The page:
Job-Search: Focus For Ethnic Women - Providing Training in Leadership

By Consuelo Solar

Dana Hociung arrived in Kitchener in 2003 from Romania, and started searching for work in the communications sector, with plenty of good expectations. She looked for an employment agency just to get some job-hunting tips, and what she found instead was a support system called Focus for Ethnic Women (FEW). “I went through their Skills Unlimited program, and got a lot of information regarding job search, how to prepare for interviews, how to present myself, what the market can offer, and so on. I was coming from a society where you have to put your picture on the resume, so I had a lot to learn,” she remembers.

After nine weeks, Hociung was placed in a retail position at Staples, and stayed with that company for two years, while completing a Communication Studies degree at Wilfrid Laurier University. “One of my greatest accomplishments after finishing the Skills Unlimited program was that I realized that I needed to continue my education; I had a degree from back home but it wasn’t recognized in Canada. Focus helped me understand that I needed to get new credentials. If I had not gone to Focus, I would’ve missed this opportunity, because they gave me enough information to make that decision at the right time,” she admits.

Skills Unlimited was FEW’s first program, when the organization began in 1988 to support immigrant and visible minority women in the Kitchener Waterloo area. Over the years, the agency has implemented additional services, and today, with an all women board and staff – most of whom are first or second generation immigrants from various backgrounds – they offer skills development, computer training, job readiness skills, healthy lifestyle community groups, leadership training, and industrial sewing training through three main programs: Skills Unlimited, Investing in Women’s Futures, and Healthy Lifestyles.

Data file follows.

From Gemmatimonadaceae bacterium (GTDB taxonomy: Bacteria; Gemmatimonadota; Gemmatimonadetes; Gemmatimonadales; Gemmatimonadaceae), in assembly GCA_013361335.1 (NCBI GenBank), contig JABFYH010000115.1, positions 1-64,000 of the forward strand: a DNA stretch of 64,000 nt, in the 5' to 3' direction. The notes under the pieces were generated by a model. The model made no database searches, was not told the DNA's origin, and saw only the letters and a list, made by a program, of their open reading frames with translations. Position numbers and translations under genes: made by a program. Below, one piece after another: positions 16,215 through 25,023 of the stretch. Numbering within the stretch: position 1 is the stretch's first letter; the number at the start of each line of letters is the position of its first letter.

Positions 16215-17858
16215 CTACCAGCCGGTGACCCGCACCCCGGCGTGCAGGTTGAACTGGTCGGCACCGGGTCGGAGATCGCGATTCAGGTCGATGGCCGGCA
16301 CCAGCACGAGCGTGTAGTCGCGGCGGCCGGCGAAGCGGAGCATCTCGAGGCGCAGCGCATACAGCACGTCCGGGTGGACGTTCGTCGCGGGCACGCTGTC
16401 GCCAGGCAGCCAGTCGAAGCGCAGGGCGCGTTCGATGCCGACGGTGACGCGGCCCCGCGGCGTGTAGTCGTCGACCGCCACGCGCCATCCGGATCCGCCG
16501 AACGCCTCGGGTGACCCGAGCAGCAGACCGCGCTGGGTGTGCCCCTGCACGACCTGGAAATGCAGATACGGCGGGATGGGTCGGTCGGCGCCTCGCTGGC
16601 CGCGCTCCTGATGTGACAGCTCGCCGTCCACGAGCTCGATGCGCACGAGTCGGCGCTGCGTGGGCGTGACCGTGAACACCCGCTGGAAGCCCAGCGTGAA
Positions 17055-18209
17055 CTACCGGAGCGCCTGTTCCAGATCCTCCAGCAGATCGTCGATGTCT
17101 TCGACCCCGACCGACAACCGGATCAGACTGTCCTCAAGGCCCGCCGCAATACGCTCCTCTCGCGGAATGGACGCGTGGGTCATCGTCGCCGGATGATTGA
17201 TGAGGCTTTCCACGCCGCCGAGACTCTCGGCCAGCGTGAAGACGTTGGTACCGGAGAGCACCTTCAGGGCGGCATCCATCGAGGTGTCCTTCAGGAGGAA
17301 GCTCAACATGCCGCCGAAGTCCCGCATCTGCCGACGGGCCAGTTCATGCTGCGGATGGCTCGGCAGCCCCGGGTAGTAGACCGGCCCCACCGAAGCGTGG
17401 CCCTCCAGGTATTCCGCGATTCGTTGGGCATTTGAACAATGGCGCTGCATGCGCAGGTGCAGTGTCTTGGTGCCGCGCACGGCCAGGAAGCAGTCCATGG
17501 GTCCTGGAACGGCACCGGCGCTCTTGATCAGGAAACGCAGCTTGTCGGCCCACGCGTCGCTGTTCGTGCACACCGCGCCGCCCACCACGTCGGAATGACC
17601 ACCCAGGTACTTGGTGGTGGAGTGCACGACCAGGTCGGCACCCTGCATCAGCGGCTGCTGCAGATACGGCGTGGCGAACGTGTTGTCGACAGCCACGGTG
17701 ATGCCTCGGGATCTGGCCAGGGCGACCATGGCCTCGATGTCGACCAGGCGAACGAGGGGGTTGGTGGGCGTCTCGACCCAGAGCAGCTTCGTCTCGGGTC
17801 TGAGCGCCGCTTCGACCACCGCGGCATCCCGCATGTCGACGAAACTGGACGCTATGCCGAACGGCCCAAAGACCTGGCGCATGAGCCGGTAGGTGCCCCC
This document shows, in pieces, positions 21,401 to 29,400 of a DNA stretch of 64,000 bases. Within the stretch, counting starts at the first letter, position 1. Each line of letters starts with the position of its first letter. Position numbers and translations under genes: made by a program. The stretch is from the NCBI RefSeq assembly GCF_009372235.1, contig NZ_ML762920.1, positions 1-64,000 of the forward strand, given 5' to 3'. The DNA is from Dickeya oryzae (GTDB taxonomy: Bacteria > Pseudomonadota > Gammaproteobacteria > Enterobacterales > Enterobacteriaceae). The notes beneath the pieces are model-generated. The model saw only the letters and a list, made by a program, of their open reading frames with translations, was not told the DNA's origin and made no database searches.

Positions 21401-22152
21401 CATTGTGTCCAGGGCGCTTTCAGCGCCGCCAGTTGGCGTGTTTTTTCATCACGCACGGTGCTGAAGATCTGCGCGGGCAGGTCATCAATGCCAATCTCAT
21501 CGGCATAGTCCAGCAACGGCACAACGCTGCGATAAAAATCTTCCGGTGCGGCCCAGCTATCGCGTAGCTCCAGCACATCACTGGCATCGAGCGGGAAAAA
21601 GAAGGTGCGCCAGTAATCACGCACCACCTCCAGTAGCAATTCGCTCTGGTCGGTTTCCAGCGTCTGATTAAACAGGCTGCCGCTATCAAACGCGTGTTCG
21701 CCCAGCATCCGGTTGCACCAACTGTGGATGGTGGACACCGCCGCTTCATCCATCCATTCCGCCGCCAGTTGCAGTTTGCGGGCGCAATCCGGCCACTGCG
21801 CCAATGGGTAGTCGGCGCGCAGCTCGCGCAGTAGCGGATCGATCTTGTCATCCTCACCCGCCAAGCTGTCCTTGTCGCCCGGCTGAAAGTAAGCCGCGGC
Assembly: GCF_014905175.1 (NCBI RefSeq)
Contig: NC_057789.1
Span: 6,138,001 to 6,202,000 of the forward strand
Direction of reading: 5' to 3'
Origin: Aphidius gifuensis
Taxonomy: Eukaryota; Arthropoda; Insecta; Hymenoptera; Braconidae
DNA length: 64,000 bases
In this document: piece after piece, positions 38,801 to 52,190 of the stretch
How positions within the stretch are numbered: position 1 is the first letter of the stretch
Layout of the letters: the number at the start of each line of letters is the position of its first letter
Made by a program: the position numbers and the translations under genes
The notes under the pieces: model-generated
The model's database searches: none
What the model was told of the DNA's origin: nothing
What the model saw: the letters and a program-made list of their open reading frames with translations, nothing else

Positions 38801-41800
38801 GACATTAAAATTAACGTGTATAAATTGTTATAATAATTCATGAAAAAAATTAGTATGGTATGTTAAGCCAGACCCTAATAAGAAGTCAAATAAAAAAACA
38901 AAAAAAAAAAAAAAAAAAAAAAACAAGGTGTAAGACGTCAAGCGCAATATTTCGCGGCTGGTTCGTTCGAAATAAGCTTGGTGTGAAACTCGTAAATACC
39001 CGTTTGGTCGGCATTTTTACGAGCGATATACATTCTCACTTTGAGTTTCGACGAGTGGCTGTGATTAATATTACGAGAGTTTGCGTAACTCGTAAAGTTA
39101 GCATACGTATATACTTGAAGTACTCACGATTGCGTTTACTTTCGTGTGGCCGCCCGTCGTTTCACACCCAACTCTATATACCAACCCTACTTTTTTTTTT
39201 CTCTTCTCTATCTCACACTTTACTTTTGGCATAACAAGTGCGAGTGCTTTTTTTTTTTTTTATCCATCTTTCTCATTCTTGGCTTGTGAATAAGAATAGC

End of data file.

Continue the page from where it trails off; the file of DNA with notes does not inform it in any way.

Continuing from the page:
Janina Robinson, Project Coordinator for Immigrant Women and Voice, their newest pilot leadership program funded by Status of Women Canada, believes that women must come together to support one another in order to improve their participation in Canadian society. “Women feel more comfortable in an environment where they can share their life experiences with other women. They are the core strength of their families, and by providing them support, leadership training, and assistance, we assist their families as well,” she says.

For this reason they aspire to promote economic self-sufficiency, through Immigrant Women and Voice. The program will encourage women and teenage girls to see themselves in leadership roles, give them the chance to improve their soft skills, and serve as a volunteer opportunity to become involved in the community. “Women need to be involved in their own lives. They need to be able to stand on their own and be a part of Canadian society, where they are valued and appreciated for their individuality,” she observes.

At the core of FEW’s mission is a holistic approach to the settlement process, considering aspects like physical, emotional, and mental stability to enhance self-esteem and  promote personal empowerment. By looking at the “whole” woman, they ensure that they can comprehend their needs and find better ways to support them.